Good Neighbor Patrick Moore: Help for Haitians

Last year, Harvest of Haiti, a nonprofit humanitarian outreach program cofounded by Patrick Moore that treats close to 3,500 people per year, raised $31,000. But the most telling illustration of Moore’s dedication to his Haitian undertaking is his adopted daughter Chrismene.

November 1, 2007

The people in the mountain villages of Haiti are living in the closest thing to hell that I’ve ever seen,” says Patrick Moore. They have no electricity or running water, harsh weather, and no waste disposal systems.

“Most eat only one meal of rice a day,” says Moore. Food is so scarce that “babies lick clay cakes — literally pottery clay mixed with sea salt. It helps take away the hunger pangs so the babies can sleep at night,” he says.

Moore first learned about such abject poverty when he answered a simple request from a local pastor. “He asked me and my good friend Pat Kut to set up a medical clinic in Haiti. With my experience as a firefighter and emergency medical technician, and Pat’s experience as a doctor, we decided to do it,” recalls Moore.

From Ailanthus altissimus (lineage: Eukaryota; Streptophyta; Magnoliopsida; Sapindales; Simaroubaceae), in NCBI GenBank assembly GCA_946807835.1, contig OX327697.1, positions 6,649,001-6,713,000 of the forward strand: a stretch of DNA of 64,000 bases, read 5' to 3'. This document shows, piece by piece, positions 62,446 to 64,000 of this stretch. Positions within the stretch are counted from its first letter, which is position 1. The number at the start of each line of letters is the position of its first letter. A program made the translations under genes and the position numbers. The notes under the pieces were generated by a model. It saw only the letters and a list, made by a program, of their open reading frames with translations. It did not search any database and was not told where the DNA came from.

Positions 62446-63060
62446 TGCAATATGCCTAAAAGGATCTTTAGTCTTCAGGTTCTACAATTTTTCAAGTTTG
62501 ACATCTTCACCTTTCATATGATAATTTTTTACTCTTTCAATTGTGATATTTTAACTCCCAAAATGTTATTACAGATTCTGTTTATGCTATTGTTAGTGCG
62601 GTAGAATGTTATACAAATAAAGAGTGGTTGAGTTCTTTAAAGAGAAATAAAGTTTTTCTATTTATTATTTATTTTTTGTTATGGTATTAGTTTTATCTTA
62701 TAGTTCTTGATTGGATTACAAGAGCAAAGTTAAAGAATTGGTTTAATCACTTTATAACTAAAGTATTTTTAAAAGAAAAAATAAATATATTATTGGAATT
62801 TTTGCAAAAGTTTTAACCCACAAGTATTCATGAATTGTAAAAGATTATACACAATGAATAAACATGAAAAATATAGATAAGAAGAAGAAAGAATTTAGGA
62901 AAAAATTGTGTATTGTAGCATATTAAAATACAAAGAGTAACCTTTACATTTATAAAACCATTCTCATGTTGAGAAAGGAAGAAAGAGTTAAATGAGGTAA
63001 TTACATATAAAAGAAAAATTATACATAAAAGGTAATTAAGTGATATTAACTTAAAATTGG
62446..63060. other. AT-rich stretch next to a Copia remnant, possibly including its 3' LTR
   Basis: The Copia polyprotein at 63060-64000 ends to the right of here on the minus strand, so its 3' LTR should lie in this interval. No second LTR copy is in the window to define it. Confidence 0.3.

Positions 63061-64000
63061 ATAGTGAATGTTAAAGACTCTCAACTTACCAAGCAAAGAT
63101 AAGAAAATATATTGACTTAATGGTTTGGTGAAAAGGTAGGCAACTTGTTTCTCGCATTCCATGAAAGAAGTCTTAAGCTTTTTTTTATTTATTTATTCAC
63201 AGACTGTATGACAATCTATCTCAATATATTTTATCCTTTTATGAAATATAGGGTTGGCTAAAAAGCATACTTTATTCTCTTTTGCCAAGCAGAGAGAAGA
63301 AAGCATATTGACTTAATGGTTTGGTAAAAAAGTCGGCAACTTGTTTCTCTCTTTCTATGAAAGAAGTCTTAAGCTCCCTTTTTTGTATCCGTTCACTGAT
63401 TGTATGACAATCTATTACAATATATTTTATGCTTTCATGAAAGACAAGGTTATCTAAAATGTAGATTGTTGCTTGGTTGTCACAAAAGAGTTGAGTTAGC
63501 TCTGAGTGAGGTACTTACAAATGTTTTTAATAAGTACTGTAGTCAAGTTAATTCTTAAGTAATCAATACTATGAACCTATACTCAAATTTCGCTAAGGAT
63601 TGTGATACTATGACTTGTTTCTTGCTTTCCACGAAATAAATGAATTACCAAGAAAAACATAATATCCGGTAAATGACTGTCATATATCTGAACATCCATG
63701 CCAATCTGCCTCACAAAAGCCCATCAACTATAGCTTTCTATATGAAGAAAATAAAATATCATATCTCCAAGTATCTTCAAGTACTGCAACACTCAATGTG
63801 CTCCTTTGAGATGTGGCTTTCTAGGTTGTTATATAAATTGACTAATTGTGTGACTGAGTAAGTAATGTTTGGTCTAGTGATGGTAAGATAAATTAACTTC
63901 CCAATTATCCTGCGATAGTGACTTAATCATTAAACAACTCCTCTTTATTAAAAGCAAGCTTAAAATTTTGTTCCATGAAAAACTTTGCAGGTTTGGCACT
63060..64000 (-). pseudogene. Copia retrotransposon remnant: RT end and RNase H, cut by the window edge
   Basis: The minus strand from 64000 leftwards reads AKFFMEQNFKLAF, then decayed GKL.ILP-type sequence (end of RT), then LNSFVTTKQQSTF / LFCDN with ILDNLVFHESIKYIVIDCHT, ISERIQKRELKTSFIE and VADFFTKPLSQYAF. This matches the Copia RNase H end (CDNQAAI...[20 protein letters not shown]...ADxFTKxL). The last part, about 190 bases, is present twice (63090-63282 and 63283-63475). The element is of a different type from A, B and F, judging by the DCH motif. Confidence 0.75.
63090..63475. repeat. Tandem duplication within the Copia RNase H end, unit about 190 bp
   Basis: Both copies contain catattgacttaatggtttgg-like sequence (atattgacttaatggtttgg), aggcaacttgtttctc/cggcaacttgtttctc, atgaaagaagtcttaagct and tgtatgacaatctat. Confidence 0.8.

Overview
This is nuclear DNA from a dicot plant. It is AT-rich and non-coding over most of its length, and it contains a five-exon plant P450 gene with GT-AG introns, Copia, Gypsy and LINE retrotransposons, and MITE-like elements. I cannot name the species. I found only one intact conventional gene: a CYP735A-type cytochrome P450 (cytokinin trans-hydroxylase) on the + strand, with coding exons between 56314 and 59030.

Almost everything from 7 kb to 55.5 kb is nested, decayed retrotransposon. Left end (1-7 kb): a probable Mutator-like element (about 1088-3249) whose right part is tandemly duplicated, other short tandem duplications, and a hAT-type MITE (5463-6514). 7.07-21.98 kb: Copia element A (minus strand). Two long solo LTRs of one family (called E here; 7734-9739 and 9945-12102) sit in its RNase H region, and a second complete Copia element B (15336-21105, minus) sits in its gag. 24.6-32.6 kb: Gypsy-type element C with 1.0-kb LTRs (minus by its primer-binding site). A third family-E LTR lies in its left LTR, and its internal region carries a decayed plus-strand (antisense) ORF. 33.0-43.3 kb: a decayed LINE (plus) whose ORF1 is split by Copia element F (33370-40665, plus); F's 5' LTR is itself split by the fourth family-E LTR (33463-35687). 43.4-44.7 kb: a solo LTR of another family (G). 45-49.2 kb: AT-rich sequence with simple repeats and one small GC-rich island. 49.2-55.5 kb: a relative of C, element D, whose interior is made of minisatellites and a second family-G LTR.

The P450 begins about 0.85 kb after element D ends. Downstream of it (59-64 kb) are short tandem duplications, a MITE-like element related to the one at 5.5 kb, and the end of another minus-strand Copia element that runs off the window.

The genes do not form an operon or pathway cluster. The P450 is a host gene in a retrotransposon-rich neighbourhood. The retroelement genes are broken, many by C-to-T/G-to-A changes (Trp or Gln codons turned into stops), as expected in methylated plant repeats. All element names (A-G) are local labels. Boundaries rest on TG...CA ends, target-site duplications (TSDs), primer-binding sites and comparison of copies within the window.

“Once I saw how horrific the problems were, it was impossible for me to turn my head,” he says. That trip was in February 2001. Since then, Moore has made 48 more journeys to several remote villages in the northwestern mountains of Haiti.

“No other missionaries go there, because it’s a 10- to 12-hour drive in blistering heat,” he says. “There are no real roads in Northern Haiti.”

On their first trip, Moore and Kut provided medical treatment to more than 3,000 people in 18 days. “They walked 30 to 40 miles just to see us. We treated everything from tropical diseases like malaria to a host of skin infections and dehydration,” says Moore, 54, a sales associate with Rowling Real Estate Inc. in Fort Gratiot, Mich.

With a need so great, Moore knew he’d have to come back often. He returned twice before realizing he needed a more organized financial effort. “The first two trips cost me $10,000. We brought medical supplies, bought food, even paid $400 for a cow so the people in the village could eat,” says Moore. “I just couldn’t turn my back on the people I’d come to know.”

Thus was born Harvest of Haiti, a nonprofit humanitarian outreach program staffed almost entirely by Moore and Kut that treats close to 3,500 people per year.